ESA/PACS/SPIRE/Tracey Hill & Frédérique Motte, Laboratoire AIM Paris-Saclay, CEA/Irfu - CNRS/INSU - Univ. Paris Diderot, France
July 15, 2012 — This explosion of red, orange and blue may look like an abstract work of art but it's actually a vast region of interstellar gas and dust where stars are being born, 2,300 light-years away from Earth.
Vela-C is a molecular cloud, part of the larger Vela Molecular Ridge structure within our Milky Way galaxy. Seen here in an image by ESA's Herschel Space Observatory, Vela-C's intricate, wispy filaments glow in far-infrared wavelengths. Shown in bright red, the coldest, densest parts of the cloud are where gas will gradually collapse under the force of its own gravity and eventually form stars. In fact, some stars have already formed in Vela-C — they are hiding inside the blue "butterfly" (called RCW 36) which shines in shorter wavelengths of light generated by the heat of the young, massive stars within.
These stars, each more massive than the sun, will burn through their stellar fuel relatively quickly, exploding in supernovae only 10 million years after their formation. (By comparison our sun is expected to have a life span of about 9-10 billion years, which it is currently in the middle of.)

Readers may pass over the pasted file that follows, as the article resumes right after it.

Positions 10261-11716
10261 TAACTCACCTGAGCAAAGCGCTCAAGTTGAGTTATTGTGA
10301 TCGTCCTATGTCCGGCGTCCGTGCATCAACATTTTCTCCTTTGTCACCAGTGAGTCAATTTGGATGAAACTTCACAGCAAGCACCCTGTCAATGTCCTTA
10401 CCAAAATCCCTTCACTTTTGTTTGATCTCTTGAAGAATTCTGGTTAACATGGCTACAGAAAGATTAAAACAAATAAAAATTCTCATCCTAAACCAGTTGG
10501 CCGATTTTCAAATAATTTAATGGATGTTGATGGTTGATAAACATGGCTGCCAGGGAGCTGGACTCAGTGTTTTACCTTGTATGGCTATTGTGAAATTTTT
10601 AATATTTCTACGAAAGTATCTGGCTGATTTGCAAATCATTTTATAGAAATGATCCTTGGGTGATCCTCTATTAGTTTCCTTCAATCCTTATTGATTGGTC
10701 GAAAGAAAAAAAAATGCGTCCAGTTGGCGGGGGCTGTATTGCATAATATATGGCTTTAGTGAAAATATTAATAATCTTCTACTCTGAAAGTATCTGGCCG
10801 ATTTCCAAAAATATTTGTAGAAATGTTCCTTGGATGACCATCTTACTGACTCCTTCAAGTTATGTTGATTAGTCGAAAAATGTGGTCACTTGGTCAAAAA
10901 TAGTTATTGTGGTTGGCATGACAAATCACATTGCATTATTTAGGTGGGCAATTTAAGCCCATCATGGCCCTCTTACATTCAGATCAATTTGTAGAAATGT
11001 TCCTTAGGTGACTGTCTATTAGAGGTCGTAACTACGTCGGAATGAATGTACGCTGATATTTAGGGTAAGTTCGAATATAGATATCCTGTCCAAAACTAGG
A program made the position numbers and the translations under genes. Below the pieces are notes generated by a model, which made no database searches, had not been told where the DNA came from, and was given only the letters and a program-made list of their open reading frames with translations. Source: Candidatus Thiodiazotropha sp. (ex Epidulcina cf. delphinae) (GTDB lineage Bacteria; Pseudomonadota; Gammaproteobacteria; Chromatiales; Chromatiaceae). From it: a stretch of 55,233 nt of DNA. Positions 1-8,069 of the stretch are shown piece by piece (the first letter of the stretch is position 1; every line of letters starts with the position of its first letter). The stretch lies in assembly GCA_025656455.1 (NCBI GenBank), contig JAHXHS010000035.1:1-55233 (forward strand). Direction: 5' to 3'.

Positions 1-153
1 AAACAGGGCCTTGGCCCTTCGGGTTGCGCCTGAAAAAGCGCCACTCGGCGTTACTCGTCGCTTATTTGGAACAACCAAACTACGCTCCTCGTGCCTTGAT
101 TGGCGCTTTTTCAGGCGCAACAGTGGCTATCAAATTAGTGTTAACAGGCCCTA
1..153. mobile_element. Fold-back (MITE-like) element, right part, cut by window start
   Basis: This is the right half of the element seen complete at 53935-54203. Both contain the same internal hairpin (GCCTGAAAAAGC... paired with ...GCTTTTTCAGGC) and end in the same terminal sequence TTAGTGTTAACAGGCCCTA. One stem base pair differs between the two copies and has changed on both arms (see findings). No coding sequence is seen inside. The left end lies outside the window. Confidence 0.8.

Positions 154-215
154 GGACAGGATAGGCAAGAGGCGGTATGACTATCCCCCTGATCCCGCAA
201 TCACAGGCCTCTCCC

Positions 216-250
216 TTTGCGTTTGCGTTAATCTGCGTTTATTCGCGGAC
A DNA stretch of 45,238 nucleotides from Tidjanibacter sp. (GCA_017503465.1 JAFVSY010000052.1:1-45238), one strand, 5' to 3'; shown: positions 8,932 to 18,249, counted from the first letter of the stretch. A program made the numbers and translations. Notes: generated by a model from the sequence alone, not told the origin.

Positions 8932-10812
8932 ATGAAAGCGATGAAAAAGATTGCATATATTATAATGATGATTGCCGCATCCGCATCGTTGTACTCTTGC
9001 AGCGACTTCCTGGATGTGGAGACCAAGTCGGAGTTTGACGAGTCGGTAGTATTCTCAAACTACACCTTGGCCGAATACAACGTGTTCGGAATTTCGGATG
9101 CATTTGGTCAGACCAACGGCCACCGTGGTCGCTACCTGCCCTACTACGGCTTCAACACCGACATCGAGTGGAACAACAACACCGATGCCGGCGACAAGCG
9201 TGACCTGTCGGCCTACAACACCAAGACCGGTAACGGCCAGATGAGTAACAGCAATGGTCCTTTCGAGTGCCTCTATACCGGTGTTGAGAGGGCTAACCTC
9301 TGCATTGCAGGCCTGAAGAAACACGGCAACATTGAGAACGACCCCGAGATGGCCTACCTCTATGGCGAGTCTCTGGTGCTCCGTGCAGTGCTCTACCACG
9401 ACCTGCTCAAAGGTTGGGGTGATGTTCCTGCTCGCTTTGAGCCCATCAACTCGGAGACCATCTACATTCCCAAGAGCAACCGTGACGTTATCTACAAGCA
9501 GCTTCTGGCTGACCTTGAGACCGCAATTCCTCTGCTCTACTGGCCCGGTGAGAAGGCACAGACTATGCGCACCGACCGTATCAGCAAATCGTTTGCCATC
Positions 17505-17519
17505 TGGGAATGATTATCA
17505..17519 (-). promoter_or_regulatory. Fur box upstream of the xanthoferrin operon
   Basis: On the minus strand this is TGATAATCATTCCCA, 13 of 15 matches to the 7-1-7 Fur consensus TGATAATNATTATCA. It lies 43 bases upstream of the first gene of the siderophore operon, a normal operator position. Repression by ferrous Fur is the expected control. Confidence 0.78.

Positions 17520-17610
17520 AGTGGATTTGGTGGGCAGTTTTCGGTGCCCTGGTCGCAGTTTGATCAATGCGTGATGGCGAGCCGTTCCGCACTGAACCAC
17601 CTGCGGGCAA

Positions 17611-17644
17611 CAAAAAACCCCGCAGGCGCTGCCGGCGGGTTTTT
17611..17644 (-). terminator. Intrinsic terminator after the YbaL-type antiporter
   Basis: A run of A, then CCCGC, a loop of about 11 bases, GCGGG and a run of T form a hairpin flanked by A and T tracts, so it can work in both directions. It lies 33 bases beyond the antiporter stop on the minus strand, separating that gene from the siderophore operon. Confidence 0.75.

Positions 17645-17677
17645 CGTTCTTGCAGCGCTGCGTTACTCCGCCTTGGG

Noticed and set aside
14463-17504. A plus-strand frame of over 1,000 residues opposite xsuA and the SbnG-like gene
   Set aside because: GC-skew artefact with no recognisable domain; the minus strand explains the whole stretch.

The blue ring-shaped object at lower right is thought to be a similar structure to RCW 36, except that it may or may not be part of the Vela-C cloud.
Because different types of stars at different stages of formation are observed in Vela-C (and it's relatively close by) it's a great "natural laboratory" for astronomers studying the life cycles of stars, and Herschel's long-wavelength capabilities make it the perfect instrument with which to observe the structure of starbirth.